Review: Hands of History +20

Review: Hands of History +20
at Victoria Gallery & Museum, until 21st April 2018

Words, Steph Preston

20 years ago the artist Raymond Watson persuaded Northern Irish Political leaders involved in negotiating the Belfast/Good Friday Agreement to allow him to take a cast of their hands. 20 years later these bronze hands can be viewed as part of an art exhibition at the Victoria Gallery and Museum that combines historical artefacts with digital technology and contemporary sculpture. Agreement: A People’s Process explores conflict and the human capacity to reconcile after conflict. In recognising both suffering and peace-building it provides an outstanding impression of the traumas and after-effects of war. It examines the Belfast/Good Friday Agreement, as well as violent conflict in Columbia, Iraq and Argentina.

Textiles created in tribute to 360 innocent individuals not involved in proscribed organisations hang outside the exhibition space and act as a touching reminder of the significance and enormity of the scale of lives touched by conflict.

On display in the exhibition are various  pieces by Raymond Watson; Hands of Time, a sculpture which makes for the centrepiece of the exhibition, video installation The Grappling Hook, as well as emotive audio installation The Keys.

For this exhibition, marking 20 years of peace, Watson has added 20 new bronze hand casts belonging to significant people who played instrumental roles in building and maintaining the peace, such as Bertie Ahern and Tony Blair. In addition, you can see images taken on a smuggled camera by British soldier, LCpl Stan Holman, who died in 1985 from injuries sustained in Northern Ireland and an animated film featuring people of all ages reading excerpts from the Belfast/Good Friday Agreement aloud.

Hands of Time

Hands of Time is as fascinatingly symbolic as it is visually arresting. The granite stone that makes the base of the sculpture is cut from Mourne Granite, the same material used for the steps to Stormont Parliament Buildings in Belfast. The stone represents a level and common ground to which all of the hands are bonded, as well as a clean slate for building on. The hands protruding from the stone could almost be reaching out for that worldly gesture of friendship and union, a hand shake.

Across the hallway from the Hands of Time sculpture sits The Meroe Head of Augustus, an ancient bronze monument which bears remarkable similarities to Hands of Time, not just in material but also in significance. Both exude an overwhelming sense of permanence and timelessness. While the real Augustus died thousands of years ago his likeness lives on.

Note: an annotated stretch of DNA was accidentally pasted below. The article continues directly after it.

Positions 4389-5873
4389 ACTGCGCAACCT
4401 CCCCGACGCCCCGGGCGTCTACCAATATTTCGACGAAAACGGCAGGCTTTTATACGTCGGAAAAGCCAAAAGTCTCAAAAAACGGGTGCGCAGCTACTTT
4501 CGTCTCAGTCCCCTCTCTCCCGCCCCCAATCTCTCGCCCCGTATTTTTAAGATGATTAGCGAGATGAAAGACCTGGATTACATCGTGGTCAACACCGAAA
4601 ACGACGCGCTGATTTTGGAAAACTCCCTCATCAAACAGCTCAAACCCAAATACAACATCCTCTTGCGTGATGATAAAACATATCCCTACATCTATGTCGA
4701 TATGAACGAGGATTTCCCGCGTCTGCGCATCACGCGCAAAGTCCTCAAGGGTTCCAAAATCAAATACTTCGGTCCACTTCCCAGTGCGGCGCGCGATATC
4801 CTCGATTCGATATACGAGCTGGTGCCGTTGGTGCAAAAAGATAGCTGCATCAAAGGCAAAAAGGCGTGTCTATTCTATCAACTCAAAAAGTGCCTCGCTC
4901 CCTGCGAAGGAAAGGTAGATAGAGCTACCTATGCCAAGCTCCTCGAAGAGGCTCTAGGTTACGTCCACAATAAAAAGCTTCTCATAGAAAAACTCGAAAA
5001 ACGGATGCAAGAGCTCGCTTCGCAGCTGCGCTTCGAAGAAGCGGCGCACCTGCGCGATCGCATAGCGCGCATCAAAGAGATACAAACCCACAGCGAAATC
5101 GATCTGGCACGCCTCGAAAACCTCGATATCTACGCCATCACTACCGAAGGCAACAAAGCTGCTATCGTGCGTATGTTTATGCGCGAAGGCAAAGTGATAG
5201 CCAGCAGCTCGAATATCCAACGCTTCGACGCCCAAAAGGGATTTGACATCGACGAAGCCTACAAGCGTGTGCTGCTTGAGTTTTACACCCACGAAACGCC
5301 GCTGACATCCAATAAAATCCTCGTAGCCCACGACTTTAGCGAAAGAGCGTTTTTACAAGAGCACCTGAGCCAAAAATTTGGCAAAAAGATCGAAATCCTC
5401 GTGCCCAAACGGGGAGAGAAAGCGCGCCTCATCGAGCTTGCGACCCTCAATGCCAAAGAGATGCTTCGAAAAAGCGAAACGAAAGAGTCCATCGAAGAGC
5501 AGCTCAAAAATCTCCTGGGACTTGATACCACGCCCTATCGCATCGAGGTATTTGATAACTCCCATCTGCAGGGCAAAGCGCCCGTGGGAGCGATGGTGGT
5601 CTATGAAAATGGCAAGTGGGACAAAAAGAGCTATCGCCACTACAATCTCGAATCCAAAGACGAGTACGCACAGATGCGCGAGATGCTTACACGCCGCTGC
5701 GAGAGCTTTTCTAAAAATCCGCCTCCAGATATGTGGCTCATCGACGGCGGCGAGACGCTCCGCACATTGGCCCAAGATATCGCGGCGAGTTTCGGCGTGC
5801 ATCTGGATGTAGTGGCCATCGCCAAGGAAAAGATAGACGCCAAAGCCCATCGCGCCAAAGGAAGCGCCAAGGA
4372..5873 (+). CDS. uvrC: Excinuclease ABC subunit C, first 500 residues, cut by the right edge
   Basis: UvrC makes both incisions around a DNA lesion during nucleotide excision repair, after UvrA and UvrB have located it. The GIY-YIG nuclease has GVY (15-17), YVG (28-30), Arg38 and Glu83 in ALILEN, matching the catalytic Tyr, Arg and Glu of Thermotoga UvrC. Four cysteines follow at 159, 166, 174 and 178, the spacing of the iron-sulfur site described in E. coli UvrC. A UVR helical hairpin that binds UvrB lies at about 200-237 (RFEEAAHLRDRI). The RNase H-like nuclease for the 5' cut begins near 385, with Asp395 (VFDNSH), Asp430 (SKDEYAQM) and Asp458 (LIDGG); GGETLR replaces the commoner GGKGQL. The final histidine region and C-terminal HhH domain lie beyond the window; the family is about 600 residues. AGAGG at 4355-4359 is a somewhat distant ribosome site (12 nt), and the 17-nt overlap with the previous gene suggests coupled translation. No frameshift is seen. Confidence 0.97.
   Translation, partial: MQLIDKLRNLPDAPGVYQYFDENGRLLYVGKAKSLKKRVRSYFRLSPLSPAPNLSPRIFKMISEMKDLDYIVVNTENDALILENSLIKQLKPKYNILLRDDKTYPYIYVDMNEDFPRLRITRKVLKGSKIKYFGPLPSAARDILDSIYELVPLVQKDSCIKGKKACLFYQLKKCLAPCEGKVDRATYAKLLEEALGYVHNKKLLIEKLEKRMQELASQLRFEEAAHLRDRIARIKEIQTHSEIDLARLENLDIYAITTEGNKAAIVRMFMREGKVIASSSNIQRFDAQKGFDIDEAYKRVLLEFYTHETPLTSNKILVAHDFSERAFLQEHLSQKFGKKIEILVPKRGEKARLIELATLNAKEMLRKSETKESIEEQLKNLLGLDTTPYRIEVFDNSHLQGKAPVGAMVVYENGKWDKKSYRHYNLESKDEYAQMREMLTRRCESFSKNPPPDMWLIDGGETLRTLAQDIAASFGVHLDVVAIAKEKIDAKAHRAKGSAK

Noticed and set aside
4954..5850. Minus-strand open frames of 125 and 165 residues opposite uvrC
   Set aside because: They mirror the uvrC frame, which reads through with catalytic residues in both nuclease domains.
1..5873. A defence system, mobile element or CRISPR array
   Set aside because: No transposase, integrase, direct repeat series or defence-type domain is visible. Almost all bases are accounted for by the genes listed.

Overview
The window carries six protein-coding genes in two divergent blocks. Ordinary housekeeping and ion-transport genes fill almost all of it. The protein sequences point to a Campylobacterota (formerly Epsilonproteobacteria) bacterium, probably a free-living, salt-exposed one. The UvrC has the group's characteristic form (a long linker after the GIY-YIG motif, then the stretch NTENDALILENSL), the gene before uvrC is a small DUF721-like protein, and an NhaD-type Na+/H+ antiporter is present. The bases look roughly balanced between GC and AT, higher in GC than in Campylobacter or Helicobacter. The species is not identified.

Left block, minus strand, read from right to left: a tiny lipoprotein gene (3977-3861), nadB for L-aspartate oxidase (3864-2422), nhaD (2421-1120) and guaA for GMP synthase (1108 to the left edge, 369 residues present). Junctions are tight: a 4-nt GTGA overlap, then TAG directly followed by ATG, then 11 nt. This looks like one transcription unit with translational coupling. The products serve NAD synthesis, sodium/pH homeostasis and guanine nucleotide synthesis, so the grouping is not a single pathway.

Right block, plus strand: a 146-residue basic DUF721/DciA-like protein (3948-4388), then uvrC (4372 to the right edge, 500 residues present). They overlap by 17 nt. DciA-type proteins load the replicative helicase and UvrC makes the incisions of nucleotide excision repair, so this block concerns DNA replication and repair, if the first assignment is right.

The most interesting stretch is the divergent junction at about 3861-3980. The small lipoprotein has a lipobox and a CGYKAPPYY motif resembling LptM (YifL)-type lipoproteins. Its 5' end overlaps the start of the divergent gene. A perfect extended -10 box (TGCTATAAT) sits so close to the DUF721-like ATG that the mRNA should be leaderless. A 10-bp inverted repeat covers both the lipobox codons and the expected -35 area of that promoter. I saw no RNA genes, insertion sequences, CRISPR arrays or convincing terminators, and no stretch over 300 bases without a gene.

Likewise, it is interesting to learn that some of the men whose hands were cast for Hands of Time have died in the 20 years since the original’s formation. Both sculptures immortalise their subjects. The hands of the people involved with making the Belfast/Good Friday Agreement are, like the agreement, permanent.

The Keys

As you’re walking around the exhibition you might notice distant metallic sounds which go from loud eruptions of noise to quiet and irregular clinks. Follow these enticing sounds and you’ll enter a small ante chamber housing Raymond Watson’s audio installation ‘The Keys’.

Stepping through the white curtain into this room you’d be forgiven for thinking you’re entering consecrated ground. The walls are shrouded in white cloth and you’re immediately taken by a feeling of separateness and stillness, apart from the outside world.

The keys themselves are historical artefacts taken from the Crumlin Road Goal, a Belfast prison no longer in use. The audio work encourages the examination of imprisonment and places the audience in a thought provoking environment to do so. Whilst in the small space you’re never quite sure where the clanking sounds are coming from, and they seem to emit from the very walls themselves. It’s easy to imagine long corridors and distant keys rattling in the hands of prison guards. Take time to sit in this room for a while and the sounds soon become disarming and unnerving. You’re constantly on the back foot, never knowing where or when the next set of keys will sound and whether it will be a distant noise or loud and close jangling.

Perhaps the suffering endured in such prison cells can never be understood or translated, but visiting this audio installation might be a good place to start.

Hands of History +20
at Victoria Gallery & Museum, until 21st April 2018